By Marshall Allen
A $1 million state grant to Union Station Foundation is the largest in the charity’s history and considered an endorsement of its programs serving the homeless, according to Union Station officials.
The grant, awarded about two weeks ago, will go entirely toward a $2 million project that will add 20 beds for single women to the organization’s 412 S. Raymond Ave. location, officials said. Women make up 40 percent of the almost 1,000 homeless people in Pasadena.
Rabbi Marvin Gross, executive director of Union Station, said he was “thrilled and honored” that the state would show confidence in Union Station by approving the grant. The amount was what Union Station requested and the maximum allowable, he said.
About a year ago, the expansion of the shelter was a controversial proposal among Union Station’s neighbors, many of whom said the charity was not abiding by its permit by looking after its clients. Homeless people were sleeping and urinating on the property of nearby businesses and leaving trash on the street, critics said.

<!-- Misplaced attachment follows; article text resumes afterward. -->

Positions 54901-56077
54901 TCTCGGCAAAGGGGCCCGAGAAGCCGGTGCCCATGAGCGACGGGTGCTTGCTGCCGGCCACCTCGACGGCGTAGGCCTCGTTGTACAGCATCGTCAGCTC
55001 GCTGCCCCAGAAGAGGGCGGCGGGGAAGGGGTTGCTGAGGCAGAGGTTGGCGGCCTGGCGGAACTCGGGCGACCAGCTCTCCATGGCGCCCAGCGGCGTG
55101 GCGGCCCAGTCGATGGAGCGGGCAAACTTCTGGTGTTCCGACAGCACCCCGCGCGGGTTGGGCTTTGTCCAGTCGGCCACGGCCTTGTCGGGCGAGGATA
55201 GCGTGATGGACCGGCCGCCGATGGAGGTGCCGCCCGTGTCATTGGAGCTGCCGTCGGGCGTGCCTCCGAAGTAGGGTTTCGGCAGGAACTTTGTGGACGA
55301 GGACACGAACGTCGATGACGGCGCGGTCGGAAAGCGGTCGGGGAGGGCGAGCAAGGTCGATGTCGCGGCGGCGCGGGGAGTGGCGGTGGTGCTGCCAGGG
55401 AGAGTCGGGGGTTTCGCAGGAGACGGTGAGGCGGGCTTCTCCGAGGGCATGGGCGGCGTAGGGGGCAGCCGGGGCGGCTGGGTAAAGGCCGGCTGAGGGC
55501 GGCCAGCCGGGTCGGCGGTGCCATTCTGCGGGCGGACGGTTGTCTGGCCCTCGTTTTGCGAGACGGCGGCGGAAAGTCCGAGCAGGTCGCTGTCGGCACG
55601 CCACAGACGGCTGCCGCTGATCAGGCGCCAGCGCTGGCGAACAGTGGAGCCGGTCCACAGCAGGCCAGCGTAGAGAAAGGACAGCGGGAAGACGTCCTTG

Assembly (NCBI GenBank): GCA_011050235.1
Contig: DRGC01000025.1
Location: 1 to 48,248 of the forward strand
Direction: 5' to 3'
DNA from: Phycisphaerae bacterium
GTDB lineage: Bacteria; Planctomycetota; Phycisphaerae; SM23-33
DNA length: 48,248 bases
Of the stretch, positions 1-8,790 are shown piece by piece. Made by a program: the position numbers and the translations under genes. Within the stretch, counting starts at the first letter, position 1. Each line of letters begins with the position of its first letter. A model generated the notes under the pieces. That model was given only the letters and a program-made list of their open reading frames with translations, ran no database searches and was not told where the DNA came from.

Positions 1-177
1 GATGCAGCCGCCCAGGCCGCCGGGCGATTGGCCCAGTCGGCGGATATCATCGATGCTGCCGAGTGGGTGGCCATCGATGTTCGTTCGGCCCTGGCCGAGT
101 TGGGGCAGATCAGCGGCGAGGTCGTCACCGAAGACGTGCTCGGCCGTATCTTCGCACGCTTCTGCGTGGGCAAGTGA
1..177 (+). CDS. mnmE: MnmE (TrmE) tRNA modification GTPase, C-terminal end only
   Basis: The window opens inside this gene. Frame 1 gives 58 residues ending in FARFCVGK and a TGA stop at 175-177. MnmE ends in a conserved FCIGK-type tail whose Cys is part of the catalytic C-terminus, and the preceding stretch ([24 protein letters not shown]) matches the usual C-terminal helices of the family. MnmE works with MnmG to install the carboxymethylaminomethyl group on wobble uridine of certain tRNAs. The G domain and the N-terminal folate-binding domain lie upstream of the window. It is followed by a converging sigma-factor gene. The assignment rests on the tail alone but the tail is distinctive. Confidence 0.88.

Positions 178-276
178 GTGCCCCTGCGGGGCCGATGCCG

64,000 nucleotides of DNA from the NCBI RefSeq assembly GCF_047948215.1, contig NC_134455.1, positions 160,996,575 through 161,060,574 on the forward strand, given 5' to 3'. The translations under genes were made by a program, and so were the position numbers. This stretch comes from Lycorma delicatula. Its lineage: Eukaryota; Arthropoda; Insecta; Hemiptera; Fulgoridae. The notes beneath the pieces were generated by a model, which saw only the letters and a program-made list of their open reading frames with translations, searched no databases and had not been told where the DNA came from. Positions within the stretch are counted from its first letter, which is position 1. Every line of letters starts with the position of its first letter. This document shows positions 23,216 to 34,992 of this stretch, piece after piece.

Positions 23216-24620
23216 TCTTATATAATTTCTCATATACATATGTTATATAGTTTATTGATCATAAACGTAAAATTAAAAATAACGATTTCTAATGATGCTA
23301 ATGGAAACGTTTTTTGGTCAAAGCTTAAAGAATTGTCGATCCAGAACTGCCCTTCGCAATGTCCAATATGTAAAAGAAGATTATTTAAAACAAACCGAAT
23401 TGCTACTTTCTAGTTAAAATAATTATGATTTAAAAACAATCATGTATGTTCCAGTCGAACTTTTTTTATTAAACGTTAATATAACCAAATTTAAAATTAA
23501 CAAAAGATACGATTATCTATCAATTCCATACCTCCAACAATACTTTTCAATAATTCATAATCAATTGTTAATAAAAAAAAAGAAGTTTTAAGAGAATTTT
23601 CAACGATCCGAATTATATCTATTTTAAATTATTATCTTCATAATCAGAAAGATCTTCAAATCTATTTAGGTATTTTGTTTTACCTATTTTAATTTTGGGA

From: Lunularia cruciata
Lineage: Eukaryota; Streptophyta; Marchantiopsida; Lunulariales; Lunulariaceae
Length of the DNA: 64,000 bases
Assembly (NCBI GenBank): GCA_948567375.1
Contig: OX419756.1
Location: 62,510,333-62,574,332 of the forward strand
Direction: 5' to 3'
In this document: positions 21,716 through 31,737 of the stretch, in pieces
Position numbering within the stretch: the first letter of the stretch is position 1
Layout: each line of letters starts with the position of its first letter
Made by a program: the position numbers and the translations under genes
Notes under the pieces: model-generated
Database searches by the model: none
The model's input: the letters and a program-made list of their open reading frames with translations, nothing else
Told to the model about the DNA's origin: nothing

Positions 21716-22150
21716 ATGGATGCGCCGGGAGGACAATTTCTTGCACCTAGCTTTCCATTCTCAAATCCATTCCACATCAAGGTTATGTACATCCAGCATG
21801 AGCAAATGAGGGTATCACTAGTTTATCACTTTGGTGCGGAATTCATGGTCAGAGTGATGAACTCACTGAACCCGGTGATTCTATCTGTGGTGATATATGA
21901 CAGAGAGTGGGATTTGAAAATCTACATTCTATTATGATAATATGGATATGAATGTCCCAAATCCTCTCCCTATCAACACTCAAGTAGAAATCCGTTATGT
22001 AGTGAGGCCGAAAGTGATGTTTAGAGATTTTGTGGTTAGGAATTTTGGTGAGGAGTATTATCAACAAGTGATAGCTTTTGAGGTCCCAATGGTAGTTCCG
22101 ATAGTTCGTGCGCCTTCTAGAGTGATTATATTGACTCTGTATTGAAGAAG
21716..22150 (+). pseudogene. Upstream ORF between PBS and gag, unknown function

The controversy resulted in the formation of a neighborhood committee that includes representatives from Union Station and local businesses. Vivian Leis, program director at Kids Klub Pasadena, a day-care center next door to Union Station, said the situation has “improved tremendously.”
The expansion will cause a lot more foot traffic, “but if they continue to stay on top of it, it should be OK,” Leis said.
Union Station now has 50 beds for families at its 825 E. Orange Grove Blvd. location. There are 30 beds for single men and six for single women at its Raymond Avenue location.
Over the course of a year, the additional beds will enable Union Station to serve 75 to 80 single women, Gross said.
Sarah Schaffer, 57, of Pasadena was homeless for about five months before she came to Union Station as a resident in 1998. The organization’s programs proved essential to her current success, she said.
“Union Station is a life-saving situation if you really want what they’ll give you,” she said. The women’s housing is so important because “not a day goes by where I don’t see a woman who needs housing,” Schaffer said.